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Is it possible for a meticulously-recreated World War II movie whose cast includes Sean Connery, Michael Caine, Gene Hackman, Anthony Hopkins, Laurence Olivier, James Caan, and Robert Redford to be a complete disappointment? After watching A Bridge Too Far, I have to say that it’s indeed possible for the sum of the parts to be quite a bit less than the whole.

Bridge Too Far, A
The three-hour epic chronicles “Operation Market Garden,” the Allies’ plan in 1944 to cut short the fighting of WWII by staging a daring aerial and ground-based invasion of occupied Holland en route to the heart of Germany. The all-star cast plays the various generals, commanders, and other soldiers in charge of taking six all-important bridges that are necessary to bring the troops and supplies into enemy territory.

A great deal of attention to detail went into making A Bridge Too Far historically accurate. Filming took place on actual WWII battlefields, using authentic salvaged equipment (including one tank that was borrowed from the top of a monument!) and even costumes. But while the production may get high marks as a reenactment, it’s a flop as a film.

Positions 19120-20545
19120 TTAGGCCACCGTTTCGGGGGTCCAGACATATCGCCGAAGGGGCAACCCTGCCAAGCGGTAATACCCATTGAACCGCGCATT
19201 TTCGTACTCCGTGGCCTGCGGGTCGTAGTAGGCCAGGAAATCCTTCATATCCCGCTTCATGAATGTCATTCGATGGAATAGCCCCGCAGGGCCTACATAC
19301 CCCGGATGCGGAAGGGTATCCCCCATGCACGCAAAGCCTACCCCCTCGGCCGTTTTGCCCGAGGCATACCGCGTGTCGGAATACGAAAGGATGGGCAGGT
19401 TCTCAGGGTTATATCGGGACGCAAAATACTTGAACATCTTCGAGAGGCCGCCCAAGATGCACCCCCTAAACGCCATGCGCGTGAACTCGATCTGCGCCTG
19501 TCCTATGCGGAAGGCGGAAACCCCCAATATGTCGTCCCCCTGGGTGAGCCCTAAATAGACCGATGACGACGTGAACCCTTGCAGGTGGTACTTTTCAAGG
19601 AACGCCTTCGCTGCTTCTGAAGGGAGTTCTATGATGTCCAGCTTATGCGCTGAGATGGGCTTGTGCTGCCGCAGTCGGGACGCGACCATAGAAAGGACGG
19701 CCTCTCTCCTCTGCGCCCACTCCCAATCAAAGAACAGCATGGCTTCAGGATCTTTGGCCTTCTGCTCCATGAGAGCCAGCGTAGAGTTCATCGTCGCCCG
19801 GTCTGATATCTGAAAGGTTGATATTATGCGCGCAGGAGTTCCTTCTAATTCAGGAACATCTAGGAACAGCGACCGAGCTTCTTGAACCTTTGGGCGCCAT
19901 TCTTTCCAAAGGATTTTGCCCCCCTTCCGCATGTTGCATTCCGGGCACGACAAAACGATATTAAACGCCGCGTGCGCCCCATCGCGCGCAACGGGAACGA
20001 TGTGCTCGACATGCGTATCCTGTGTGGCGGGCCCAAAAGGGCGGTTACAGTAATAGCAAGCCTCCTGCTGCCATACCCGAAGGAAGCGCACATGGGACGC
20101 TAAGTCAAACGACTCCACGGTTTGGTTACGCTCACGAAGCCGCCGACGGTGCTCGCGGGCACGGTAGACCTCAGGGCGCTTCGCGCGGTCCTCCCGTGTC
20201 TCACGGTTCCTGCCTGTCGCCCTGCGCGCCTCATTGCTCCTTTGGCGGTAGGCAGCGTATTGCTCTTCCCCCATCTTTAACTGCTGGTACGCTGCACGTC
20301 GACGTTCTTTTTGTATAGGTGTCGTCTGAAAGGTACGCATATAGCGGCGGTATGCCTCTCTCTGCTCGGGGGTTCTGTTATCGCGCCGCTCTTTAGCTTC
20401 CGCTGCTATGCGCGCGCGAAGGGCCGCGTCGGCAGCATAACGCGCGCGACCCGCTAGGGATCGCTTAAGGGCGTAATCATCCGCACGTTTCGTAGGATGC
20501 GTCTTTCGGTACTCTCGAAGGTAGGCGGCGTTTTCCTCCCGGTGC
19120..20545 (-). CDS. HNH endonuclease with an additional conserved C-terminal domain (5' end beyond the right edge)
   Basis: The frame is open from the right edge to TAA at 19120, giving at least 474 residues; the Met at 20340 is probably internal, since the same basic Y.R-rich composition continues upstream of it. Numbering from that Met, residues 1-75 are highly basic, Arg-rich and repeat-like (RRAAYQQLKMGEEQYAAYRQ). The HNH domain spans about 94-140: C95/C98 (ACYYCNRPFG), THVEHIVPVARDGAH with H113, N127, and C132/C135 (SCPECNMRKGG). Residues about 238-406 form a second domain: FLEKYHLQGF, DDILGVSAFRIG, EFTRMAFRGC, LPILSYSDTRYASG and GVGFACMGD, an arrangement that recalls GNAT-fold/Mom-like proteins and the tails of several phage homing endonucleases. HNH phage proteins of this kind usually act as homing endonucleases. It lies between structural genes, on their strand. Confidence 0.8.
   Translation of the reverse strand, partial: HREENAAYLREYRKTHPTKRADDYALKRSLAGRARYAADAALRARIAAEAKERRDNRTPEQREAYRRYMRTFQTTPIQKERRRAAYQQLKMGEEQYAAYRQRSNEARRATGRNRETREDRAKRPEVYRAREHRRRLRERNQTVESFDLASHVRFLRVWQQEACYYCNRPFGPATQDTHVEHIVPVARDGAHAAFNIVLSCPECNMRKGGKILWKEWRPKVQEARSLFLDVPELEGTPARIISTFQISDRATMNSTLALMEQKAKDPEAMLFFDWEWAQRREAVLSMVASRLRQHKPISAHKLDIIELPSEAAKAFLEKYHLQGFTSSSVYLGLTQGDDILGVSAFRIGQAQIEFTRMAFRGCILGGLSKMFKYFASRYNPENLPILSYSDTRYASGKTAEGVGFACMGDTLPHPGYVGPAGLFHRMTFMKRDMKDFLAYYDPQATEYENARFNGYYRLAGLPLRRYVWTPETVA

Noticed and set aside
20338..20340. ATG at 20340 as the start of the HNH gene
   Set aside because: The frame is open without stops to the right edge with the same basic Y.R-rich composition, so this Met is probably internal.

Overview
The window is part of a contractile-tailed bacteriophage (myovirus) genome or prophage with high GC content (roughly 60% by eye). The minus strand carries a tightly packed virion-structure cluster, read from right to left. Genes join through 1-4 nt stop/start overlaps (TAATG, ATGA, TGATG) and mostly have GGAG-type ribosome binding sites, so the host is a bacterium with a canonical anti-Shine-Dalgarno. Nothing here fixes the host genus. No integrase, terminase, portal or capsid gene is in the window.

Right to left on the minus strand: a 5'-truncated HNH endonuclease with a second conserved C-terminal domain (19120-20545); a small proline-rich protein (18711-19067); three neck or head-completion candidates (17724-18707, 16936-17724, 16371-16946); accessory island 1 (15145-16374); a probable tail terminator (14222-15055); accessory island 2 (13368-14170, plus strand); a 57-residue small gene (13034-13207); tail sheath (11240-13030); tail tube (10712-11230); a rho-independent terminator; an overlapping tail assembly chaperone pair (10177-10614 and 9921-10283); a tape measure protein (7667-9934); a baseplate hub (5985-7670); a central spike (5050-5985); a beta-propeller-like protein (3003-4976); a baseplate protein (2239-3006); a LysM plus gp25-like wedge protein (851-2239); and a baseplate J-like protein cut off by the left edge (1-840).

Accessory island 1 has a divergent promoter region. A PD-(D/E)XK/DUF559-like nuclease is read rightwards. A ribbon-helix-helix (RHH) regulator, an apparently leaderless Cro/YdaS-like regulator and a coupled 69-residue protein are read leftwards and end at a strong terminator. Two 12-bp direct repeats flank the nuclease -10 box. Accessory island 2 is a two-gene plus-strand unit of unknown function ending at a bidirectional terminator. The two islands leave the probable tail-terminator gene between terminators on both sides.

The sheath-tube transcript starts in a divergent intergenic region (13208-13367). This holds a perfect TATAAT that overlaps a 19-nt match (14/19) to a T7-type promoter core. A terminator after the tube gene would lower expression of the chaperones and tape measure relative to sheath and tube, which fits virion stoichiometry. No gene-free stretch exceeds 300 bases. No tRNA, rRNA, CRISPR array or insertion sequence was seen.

For the first hour of the film, I was reasonably engaged by the movie. The situation as set up in the first hour seems promising: the Allies are launching a massive and critically important attack, but even though various hints appear that the foundation for this attack is unsound and the operation could turn out to be a massive failure, the “brass” are determined to ignore the warnings and push ahead. There’s certainly a lot of opportunity for dramatic tension in this situation, as pressures rise and high-strung personalities collide.